I’m going off on this tangent because of what I saw at a website today, that has become all-too common (and all-too frustrating). Websites that handle multiple services will make you create a seperate username and password for each of them.
Want an account to do this? Create one.
Want to do something else here? Create an account on our other server.
Want to post on our forums? Create another account.
Want to manage everything in one place? Create an account at this completely different website.
Want to have an affiliate account? Create another account.
Come on folks, let’s focus a minute. The reason you need me to create all these different accounts is that you weren’t thinking user-friendly from the beginning. You started out with one thing and just kept adding different services on, without ever thinking single-sign-on.
For those of you that don’t know, Single Sign-On (or SSO) is a technology that allows you to have one account and multiple different services at a single website (or even a group of websites) all use a common login and a shared user database. You create a sign-on at one service, you use that same username and password for every service that they, and their partners, provide.
It’s user-friendly from the beginning.
When I’m adding content to my other site I try hard to make sure that I can integrate it in a manner that allows SSO. The only notable exception to this is the chat, but that can’t be helped as long as I use IRC (perhaps someday…).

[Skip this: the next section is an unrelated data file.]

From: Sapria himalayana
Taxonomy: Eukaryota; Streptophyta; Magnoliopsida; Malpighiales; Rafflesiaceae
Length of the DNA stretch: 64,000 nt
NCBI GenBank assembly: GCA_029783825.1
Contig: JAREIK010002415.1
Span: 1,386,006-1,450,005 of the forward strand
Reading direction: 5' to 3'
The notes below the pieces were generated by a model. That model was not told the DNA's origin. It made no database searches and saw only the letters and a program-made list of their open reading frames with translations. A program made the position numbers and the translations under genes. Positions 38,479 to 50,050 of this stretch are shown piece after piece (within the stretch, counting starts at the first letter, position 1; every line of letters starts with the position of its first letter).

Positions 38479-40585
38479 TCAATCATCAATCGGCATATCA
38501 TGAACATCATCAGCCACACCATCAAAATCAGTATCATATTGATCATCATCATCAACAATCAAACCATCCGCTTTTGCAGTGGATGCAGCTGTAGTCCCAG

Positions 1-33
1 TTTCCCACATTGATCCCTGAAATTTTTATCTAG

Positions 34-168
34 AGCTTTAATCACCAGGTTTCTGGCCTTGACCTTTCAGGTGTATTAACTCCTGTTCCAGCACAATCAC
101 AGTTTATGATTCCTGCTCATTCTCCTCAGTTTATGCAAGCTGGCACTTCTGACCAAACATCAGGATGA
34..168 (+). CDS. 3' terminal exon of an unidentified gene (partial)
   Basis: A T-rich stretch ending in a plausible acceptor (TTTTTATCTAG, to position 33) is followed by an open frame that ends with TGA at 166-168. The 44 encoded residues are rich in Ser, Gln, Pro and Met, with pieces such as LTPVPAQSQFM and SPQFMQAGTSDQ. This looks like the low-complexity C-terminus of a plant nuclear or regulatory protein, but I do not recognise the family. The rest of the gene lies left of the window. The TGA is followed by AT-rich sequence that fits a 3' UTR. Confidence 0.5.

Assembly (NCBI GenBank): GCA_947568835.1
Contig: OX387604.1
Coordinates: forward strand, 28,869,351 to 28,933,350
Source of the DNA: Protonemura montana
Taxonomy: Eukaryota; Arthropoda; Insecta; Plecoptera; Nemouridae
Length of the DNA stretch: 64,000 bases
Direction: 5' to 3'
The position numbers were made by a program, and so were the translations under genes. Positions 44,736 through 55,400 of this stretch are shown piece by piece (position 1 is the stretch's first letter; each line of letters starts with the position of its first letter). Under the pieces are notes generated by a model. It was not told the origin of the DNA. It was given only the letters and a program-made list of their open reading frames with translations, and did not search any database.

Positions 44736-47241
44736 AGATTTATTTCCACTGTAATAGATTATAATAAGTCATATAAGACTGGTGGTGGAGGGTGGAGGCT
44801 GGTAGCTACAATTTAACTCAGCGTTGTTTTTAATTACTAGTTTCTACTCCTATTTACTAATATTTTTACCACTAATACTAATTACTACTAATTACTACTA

I really think other websites should be promoting the use and adoption of SSO more heavily.
Now, there are some serious strides towards SSO adoption. A few prominent examples are the Sign on using your Facebook account and Sign On using OpenID.
I really urge more website developers to consider and adopt services that integrate some type of SSO sign-on into their site. Do it for your users. I know that I think twice before signing up if I know I’m going to have to juggle different IDs for the same site.
Consider some type of internal SSO, or consider OpenID.
Originally retrieved from this thread March 27th 2010.
Gnome stores your “recent documents” in a file called
.recently-used.xbel. To disable the menu, we simply delete the file and then create a directory with the same name, effectively breaking Gnome’s ability to store anything in the file.
The fix is performed by executing the following commands at a terminal:
rm ~/.recently-used.xbel mkdir ~/.recently-used.xbel
Then go to Places > Recent Documents and select Clear Recent Documents.
The menu item should now grey out.
So there’s a lot of things the Blackberry does RIGHT:
- Good-sized full-QWERTY keyboard, without having to slide/rotate the phone.
- Easy navigation via the trackball/trackpad (depending on model)
- Fully multitasking OS
- Quality speakerphone / microphone without echo
- Durable hardware and great battery life
Now here’s where my rant begins:
For one, the Blackberry has a distinctive LACK of available “fun” software. There are a fair amount of games, but not nearly the selection of other mobiles. WinMo, Palm, and the iPhone especially have a wider variety of games, and other “fun” software.
For two, the Blackberry apps are quite a bit more expensive. From $2.99 per app on the cheap side all the way up to $50 for the priciest apps.